Betaine -- also called betaine anhydrous, or trimethylglycine (TMG) -- is a substance that's made in the body. It's involved in liver function, cellular reproduction, and helping make carnitine. It also helps the body metabolize an amino acid called homocysteine. The US Food and Drug Administration (FDA) approved betaine to treat a genetic condition where too much homocysteine builds up in the body.
Scientists have also proposed betaine as a way to lower homocysteine levels in people who don't have the genetic disease. This is because higher levels of homocysteine are associated with heart disease and stroke. But researchers don't yet know exactly how high levels of homocysteine and heart disease are related. It's unclear as to whether homocysteine itself is harmful, or whether it is just an indicator of increased risk for heart disease.
Studies suggest that betaine, along with vitamins B6, B12, and folic acid, helps reduce higher levels of homocysteine. Some studies show that high levels of homocysteine may encourage atherosclerosis (hardening of the arteries).
Betaine supplements may increase cholesterol levels, which could work against any treatment for heart disease. If you are at risk for heart disease, your doctor may test levels of homocysteine in your blood. Ask your doctor whether taking supplements of betaine, folic acid, and other B vitamins makes sense for you.
Some people have a genetic condition called homocystinuria, in which homocysteine levels build up in the body. They are at much higher risk of developing heart disease and osteoporosis as early as their 20s. Betaine supplements are used to lower levels of homocysteine in people with this inherited health condition.
Studies in rats suggest that betaine may help protect against harmful fatty deposits in the liver. These deposits can be caused by alcohol abuse, obesity, diabetes, and other causes. Preliminary studies in people have shown similar results. More research is needed.
One study found that a toothpaste containing betaine helped relieve dry mouth.
One study found that higher betaine intake protects against lung cancer by minimizing the adverse effects of smoking. A second suggests that betaine intake may lower the risk of breast cancer.
Abdelmalek MF, Angulo P, Jorgensen RA, Sylvestre PB, Lindor KD. Betaine, a promising new agent for patients with nonalcoholic steatohepatitis: results of a pilot study. Am J Gastroenterol. 2001;96(9):2711-2717.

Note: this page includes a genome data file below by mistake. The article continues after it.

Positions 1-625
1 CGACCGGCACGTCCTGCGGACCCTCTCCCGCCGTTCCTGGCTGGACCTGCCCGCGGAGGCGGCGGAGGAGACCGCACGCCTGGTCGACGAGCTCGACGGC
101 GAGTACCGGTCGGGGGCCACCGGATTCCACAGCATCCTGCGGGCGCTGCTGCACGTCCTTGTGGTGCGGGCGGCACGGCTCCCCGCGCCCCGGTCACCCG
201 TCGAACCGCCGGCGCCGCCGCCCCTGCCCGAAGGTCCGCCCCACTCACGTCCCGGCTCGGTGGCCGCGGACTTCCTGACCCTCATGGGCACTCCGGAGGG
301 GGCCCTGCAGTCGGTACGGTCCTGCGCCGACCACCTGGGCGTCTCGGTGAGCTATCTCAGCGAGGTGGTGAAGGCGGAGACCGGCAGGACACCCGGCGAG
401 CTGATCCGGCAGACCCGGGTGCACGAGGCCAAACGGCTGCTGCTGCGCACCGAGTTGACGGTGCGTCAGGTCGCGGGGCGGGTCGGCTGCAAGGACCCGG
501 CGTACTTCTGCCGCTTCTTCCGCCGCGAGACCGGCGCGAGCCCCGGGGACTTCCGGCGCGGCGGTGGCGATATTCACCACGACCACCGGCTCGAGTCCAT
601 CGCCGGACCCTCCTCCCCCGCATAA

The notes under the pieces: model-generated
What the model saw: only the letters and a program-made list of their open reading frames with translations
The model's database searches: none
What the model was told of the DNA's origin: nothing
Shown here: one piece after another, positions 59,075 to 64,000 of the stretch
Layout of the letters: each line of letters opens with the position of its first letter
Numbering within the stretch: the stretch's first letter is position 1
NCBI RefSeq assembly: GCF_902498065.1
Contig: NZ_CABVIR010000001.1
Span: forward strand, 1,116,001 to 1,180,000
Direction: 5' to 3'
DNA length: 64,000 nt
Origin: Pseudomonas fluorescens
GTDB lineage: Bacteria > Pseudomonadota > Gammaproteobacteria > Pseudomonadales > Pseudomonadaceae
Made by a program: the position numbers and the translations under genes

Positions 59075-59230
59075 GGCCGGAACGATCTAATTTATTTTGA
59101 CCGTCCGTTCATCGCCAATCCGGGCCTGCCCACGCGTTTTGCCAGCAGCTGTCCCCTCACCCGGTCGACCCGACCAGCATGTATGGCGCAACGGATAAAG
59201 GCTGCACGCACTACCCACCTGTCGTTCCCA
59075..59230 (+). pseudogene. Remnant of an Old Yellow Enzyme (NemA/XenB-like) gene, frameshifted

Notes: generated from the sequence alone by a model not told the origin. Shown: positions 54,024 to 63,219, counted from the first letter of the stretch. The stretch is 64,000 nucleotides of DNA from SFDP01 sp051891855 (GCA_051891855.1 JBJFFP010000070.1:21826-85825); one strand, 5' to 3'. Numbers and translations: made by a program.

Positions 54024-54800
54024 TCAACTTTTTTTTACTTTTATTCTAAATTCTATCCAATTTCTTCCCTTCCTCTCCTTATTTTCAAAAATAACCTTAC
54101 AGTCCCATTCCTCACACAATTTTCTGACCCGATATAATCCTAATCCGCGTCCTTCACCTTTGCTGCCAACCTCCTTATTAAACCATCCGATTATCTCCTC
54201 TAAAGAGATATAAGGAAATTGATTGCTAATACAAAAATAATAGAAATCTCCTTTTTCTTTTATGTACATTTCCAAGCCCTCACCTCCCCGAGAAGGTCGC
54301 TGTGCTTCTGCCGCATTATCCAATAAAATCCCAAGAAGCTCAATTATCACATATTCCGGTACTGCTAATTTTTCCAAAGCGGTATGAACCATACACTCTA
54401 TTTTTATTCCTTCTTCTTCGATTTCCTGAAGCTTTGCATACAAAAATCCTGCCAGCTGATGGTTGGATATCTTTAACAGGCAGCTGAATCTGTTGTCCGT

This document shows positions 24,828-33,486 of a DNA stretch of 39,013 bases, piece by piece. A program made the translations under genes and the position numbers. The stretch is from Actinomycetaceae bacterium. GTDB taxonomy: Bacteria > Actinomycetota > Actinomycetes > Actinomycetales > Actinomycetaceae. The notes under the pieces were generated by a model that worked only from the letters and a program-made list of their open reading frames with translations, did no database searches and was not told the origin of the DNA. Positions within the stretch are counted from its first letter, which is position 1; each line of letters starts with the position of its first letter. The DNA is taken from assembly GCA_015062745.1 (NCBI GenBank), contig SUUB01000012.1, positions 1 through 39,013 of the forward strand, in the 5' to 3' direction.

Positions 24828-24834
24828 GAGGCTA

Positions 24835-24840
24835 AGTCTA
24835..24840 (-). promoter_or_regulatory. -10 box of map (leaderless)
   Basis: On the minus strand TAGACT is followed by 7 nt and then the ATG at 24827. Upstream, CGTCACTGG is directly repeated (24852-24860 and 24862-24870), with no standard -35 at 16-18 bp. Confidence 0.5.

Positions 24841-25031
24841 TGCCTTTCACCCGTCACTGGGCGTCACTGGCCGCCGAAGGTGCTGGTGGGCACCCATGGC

Alfthan G, Tapani K, Nissinen K, Saarela J, Aro A. The effect of low doses of betaine on plasma homocysteine in healthy volunteers. Br J Nutr. 2004;92(4):665-669.
Atkinson W, Elmslie J, Lever M, Chambers ST, George PM. Dietary and supplementary betaine: acute effects on plasma betaine and homocysteine concentrations under standard and postmethionine load conditions in healthy male subjects. Am J Clin Nutr. 2008;87(3):577-585.
Angulo P, Lindor KD. Treatment of nonalcoholic fatty liver: present and emerging therapies. Semin Liver Dis. 2001;21(1):81-88.
Barak AJ, Beckenhauer HC, Badkhsh S, Tuma DJ. The effect of betaine in reversing alcoholic steatosis. Alcohol Clin Exp Res. 1997;21(6):1100-1102.
Barak AJ, Beckenhauer HC, Tuma DJ. Betaine, ethanol, and the liver: a review. Alcohol. 1996;13(4):395-398.
Boushey CJ, Beresford SA, Omenn GS, Motulsky AG. A quantitative assessment of plasma homocysteine as a risk factor for vascular disease. Probable benefits of increasing folic acid intakes. JAMA. 1995;274(13):1049-1057.
Eikelboom JW, Lonn E, Genest J, Hankey G, Yusuf S. Homocyst(e)ine and cardiovascular disease: a critical review of the epidemiologic evidence. Ann Intern Med. 1999;131(5):363-375.
Hanje AJ, Fortune B, Song M, Hill D, McClain C. The use of selected nutrition supplements and complementary and alternative medicine in liver disease. Nutr Clin Pract. 2006;21(3):255-272. Review.
Imbard A, Benoist JF, Esse R, et al. High homocysteine induces betaine depletion. Biosci Rep. 2015;35(4):pii:e00222.